What makes a great checkout process in eCommerce?

Written by
Callum Brocklehurst
Published on
31/8/2023
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Several key features contribute to the success of an eCommerce website, but perhaps the most important of all is the checkout process.

If users can’t purchase products efficiently, the website is failing in its primary objective, no matter how great it may be throughout the rest of the journey.

In this article, we will discuss all of the factors that contribute to a successful checkout process.

Defining the checkout process

The checkout process can be defined as the series of actions that a customer goes through when finalising their purchase on an eCommerce website. 

Typically, this covers the following steps:

  • Basket Review: The user reviews the items they have added to their basket.
  • Personal Information: The user provides their shipping and billing information.
  • Shipping: The user selects a shipping method.
  • Payment: The user chooses and enters a payment method.
  • Summary: The user is presented with an order summary that includes a breakdown of their total cost, personal information, shipping method and payment method.
  • Purchase: The user proceeds with their order and the payment is processed.
  • Confirmation: The user is presented with an order confirmation page on the website and/or an email confirmation.

Subsequent communications may include emails with shipping details and tracking information so the customer can monitor the progress of their order, however, this relates more to customer success than the checkout process.

Our article discusses each of the steps, providing recommendations to maximise each of them.

best checkout process in eCommerce

Initiating the checkout process

First of all, website users need to be able to easily initiate the checkout process. If users encounter obstacles when starting the checkout process, they might abandon their purchase altogether, resulting in lost sales for the business.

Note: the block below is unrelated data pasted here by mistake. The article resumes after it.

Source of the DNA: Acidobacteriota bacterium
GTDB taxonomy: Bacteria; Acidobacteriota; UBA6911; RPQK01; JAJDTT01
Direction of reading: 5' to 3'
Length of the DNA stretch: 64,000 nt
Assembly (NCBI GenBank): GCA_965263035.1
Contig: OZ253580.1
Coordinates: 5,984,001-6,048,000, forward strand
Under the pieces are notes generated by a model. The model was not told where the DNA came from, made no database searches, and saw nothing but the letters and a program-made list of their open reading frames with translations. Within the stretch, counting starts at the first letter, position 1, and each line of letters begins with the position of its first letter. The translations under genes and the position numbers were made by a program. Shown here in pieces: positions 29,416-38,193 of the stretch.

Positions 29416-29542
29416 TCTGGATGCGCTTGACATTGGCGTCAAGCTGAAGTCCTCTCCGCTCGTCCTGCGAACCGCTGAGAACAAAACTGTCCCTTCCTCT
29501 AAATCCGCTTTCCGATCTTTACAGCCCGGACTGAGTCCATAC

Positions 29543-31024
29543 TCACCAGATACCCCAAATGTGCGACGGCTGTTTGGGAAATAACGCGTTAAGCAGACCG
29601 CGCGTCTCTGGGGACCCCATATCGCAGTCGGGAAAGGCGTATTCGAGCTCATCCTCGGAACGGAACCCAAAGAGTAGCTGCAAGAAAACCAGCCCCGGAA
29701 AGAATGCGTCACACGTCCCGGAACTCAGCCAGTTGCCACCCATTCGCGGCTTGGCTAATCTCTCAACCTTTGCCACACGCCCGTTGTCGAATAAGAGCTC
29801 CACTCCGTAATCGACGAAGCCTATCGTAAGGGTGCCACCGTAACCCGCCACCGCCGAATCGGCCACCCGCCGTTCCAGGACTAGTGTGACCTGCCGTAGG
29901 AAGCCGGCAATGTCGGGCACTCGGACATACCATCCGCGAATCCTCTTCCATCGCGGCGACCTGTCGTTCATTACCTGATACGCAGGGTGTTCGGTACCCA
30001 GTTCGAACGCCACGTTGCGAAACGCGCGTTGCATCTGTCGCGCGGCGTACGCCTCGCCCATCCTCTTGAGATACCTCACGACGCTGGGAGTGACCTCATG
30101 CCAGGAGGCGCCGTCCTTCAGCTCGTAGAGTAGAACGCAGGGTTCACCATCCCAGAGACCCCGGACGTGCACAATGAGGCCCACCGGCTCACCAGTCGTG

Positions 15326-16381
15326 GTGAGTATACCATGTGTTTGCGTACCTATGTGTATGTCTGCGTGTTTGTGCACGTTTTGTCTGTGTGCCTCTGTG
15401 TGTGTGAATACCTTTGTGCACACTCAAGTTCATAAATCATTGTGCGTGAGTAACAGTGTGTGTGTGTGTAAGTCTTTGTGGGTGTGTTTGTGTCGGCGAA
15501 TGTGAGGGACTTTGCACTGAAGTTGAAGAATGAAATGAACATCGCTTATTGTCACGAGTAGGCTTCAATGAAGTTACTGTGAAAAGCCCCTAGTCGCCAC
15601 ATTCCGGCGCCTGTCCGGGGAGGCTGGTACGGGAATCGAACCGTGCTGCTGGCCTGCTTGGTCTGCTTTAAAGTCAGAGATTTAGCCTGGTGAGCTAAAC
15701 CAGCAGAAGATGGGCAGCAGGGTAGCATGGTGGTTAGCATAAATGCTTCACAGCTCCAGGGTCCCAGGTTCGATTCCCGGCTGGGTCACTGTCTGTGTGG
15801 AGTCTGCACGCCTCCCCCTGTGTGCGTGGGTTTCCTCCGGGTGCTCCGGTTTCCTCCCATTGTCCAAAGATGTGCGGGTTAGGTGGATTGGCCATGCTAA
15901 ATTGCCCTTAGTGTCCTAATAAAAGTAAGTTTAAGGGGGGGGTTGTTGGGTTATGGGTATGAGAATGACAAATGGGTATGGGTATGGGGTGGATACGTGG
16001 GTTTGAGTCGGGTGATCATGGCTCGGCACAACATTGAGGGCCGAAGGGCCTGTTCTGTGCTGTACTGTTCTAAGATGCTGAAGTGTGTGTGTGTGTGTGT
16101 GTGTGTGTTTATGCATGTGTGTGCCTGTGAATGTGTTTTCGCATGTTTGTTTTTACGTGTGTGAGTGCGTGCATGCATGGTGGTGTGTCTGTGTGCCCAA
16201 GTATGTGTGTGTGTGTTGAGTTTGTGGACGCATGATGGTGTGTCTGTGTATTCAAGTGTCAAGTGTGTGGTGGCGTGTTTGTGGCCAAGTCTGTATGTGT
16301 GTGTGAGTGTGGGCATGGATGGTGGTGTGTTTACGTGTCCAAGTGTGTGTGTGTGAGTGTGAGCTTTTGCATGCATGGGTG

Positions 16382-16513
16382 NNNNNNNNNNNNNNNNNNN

This can be achieved by building a persistent checkout into the website UI, often in the form of a cart icon in the header. This allows users to easily access their basket and proceed to checkout from any page.

The checkout CTA should be visually appealing and placed prominently to attract attention. It can also be presented to the user after a product is added to the basket, as this captures the user in a moment of commercial intent.

initiating the checkout process in ecommerce

Basket Review

Once the user has initiated the checkout process they should be taken to, or presented with a full summary of the items in their basket.

This is an opportunity for them to make any necessary amendments before proceeding through the checkout process, such as updating sizes and quantities or removing products entirely. Therefore, the user must be able to edit and adjust their basket from within this interface.

Failure to provide users with this opportunity will lead to higher checkout abandonment rates, as the user has not had the option to adjust their basket before proceeding to payment.

By displaying real-time inventory availability, customers can be prevented from placing orders for out-of-stock items. It can also help increase checkout urgency if stock availability is running low.

The user may not be ready to purchase at that moment in time, so it is also worth offering users the option to save their baskets for later.

The CTA that takes the user through the checkout process must be prominently displayed.

reviewing the basket during the checkout process in ecommerce

Personal Information

If the user initiates the checkout process, their first step should be to input the necessary personal information for shipping and billing.

At this point, the user can be prompted to log in to their account if they have not done so already.

Importantly, if the user does have an account, they should be able to use the details that they already have saved to their account.